This holiday season, turn the tables on the traditional "wine and cheese" combo by pairing cheeses with your favorite hard alcohol. In this special series, I'll be investigating which fromages go best with distilled spirits as well as offering tips on how to construct a tasting without breaking the bank.
Before I moved to Texas, I thought there was one type of tequila: the kind that made me throw up. Blame my ignorance on very limited experience. I had tried tequila exactly once, in a freshman dorm in snowy Boston, to the tune of several shots taken with a stale limes.
Thank God I left Massachusetts. During my past six years in Texas, I've dropped my guard, attended a number of tequila tastings and explored some varietals on my own. Fortunately and unfortunately, I've discovered two things: (1) there's a big wide world of delicious tequilas (2) I have expensive tastes.
So, when I was planning for this latest spirits and cheese posting, it was hard for me not to stray from the "on the cheap" theme and indulge. I needed to restrain myself, just not too much, because Lord knows no cheese on earth could improve a horrific, cheap-o tequila.
Overwhelmed by contrasting reviews online, I went to Spec's and blindly picked out a lower-end tequila that didn't at least look too bargain basement:
Pairing cheeses with the Xalisco was a bit challenging thanks (or no thanks) to its mellow tones and slight, slight honey flavor. I wanted to bring out some of its subtler notes but at the same time not overwhelm the spirit (which would undermine the entire point of reposadao aging). I took a chance at Kroger and upon recommendation of their cheese steward, Dena, I bought a small wedge of Yancey's Fancy Hot Sauce cheddar, for contrast, and a semi-hard Spanish goat cheese.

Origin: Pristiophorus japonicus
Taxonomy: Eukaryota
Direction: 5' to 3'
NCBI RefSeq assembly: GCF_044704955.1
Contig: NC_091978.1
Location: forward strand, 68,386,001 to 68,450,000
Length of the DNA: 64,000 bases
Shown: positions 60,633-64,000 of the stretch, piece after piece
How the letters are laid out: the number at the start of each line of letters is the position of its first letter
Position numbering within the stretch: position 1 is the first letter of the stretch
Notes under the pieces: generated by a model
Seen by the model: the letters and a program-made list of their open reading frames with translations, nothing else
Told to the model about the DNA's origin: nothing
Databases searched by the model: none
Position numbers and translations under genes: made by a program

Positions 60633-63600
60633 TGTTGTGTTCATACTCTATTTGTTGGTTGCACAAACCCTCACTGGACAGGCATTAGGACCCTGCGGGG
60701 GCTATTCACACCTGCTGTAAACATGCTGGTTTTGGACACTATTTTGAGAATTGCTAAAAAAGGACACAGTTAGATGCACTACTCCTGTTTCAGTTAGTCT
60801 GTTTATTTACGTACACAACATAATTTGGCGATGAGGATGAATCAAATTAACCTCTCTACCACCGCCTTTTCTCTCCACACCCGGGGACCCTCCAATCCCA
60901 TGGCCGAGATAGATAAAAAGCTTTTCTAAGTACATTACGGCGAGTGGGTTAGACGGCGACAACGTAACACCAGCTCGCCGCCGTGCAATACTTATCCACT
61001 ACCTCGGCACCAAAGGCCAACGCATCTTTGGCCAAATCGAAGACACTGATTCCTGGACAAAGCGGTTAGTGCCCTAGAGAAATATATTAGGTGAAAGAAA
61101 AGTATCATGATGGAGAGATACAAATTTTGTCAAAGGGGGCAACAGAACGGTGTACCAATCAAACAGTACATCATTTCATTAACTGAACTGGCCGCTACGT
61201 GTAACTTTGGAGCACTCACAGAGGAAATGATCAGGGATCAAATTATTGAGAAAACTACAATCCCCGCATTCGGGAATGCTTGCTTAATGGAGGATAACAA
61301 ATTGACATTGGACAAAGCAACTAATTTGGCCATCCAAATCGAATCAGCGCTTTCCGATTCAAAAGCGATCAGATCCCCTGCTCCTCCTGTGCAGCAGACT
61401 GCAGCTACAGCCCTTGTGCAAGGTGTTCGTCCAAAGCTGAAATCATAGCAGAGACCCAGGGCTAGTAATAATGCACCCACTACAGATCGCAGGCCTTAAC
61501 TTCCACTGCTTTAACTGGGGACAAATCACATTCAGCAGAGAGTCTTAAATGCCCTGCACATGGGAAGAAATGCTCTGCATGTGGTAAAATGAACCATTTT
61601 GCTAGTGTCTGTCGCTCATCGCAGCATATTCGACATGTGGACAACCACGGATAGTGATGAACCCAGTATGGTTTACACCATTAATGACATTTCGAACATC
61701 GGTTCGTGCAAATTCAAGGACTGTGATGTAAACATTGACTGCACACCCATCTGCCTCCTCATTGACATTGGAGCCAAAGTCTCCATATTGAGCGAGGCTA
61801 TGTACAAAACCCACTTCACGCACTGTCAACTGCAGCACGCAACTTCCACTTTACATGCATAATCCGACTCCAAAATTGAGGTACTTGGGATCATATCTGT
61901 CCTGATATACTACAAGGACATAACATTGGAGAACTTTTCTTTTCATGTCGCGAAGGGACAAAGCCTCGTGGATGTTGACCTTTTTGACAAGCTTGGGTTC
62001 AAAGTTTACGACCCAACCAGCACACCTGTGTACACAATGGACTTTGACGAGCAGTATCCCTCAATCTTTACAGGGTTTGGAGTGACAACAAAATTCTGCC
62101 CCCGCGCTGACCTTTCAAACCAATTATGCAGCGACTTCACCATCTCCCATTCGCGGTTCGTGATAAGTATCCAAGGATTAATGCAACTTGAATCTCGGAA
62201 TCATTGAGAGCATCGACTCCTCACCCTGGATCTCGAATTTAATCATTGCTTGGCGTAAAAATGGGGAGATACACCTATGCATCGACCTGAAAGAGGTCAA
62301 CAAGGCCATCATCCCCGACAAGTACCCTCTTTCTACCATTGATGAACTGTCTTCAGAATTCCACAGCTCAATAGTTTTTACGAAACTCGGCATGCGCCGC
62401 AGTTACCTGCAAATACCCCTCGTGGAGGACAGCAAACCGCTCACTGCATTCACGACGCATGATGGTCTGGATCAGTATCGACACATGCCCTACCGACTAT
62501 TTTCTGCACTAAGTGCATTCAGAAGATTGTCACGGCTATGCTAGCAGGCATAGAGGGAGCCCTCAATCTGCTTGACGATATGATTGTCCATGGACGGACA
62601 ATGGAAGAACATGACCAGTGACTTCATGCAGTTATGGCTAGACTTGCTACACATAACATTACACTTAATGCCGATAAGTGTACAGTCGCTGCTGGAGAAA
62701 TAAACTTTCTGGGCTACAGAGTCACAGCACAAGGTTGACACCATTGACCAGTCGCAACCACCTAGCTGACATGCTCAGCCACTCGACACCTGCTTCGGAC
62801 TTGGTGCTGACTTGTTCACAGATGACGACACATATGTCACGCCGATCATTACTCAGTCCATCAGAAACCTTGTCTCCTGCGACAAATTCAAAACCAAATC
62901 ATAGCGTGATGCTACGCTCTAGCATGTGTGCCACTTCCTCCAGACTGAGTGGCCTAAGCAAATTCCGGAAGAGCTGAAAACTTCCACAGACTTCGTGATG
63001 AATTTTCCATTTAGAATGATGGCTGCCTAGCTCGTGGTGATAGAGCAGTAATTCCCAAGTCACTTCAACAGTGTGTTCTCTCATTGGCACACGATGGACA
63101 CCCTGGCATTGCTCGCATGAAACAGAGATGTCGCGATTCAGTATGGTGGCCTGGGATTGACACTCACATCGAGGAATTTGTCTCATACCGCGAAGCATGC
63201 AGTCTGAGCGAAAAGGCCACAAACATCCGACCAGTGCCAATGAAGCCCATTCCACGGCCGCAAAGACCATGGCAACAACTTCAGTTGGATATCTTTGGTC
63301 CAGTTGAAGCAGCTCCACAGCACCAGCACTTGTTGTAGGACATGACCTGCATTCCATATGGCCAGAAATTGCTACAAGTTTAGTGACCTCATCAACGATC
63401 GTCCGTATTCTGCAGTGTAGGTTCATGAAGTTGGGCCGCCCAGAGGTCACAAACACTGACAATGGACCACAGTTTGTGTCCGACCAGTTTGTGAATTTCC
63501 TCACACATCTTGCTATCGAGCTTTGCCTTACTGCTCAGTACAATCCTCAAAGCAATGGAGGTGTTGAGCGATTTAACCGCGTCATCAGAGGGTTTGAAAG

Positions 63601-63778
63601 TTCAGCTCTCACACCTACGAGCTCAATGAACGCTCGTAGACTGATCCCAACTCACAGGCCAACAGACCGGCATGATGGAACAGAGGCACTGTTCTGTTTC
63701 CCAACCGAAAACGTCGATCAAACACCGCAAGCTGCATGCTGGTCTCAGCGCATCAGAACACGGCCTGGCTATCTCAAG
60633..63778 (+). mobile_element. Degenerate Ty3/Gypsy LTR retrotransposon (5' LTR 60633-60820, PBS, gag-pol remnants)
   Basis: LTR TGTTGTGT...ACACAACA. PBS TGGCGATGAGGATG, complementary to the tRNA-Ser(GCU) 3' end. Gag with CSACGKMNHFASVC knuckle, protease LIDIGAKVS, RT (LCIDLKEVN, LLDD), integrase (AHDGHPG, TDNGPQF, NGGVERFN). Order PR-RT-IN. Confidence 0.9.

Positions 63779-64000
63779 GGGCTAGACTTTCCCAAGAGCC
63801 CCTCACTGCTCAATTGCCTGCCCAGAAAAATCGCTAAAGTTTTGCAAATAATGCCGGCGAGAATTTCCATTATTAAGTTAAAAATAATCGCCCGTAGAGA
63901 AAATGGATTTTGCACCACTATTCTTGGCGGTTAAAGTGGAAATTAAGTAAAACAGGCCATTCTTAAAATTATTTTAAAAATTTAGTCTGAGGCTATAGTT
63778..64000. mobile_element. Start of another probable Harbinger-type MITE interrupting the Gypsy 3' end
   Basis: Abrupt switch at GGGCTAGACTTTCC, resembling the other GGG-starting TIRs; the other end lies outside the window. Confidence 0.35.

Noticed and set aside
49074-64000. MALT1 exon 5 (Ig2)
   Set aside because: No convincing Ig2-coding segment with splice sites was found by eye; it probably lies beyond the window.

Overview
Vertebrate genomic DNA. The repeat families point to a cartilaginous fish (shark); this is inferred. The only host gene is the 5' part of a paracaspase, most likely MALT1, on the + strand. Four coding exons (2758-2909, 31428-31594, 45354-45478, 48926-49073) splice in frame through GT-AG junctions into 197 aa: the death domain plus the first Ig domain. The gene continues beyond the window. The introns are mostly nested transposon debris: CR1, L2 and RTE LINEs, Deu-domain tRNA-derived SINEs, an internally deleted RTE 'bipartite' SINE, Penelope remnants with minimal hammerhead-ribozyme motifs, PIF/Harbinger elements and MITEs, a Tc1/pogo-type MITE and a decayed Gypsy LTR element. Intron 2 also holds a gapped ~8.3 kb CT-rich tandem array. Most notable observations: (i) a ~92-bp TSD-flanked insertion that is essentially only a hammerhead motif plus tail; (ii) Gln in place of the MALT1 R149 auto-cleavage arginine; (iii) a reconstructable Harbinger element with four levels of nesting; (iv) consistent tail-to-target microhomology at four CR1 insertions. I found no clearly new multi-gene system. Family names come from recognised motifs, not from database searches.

A fail on the spanish goat cheese, whose rough, jagged interior and bland richness didn't liven up the tequila. A win, however, for Yancey's. Soft in texture, strong in pepper flavor, the cheddar simultaneously brought out some the smoky, oaky notes of the tequila but also was balanced by its level-headed agave tones.
In far less nuanced terms, this pairing made me feel like I was eating spicy buffalo wings bathing in creamy blue cheese sauce. "Roar, ooh, roar," went my tastebuds. The introduction of some Fritos only heightened the experience with some salty grains. Win-win-win.
Keep the Houston Press Free... Since we started the Houston Press, it has been defined as the free, independent voice of Houston, and we would like to keep it that way. Offering our readers free access to incisive coverage of local news, food and culture. Producing stories on everything from political scandals to the hottest new bands, with gutsy reporting, stylish writing, and staffers who've won everything from the Society of Professional Journalists' Sigma Delta Chi feature-writing award to the Casey Medal for Meritorious Journalism. But with local journalism's existence under siege and advertising revenue setbacks having a larger impact, it is important now more than ever for us to rally support behind funding our local journalism. You can help by participating in our "I Support" membership program, allowing us to keep covering Houston with no paywalls.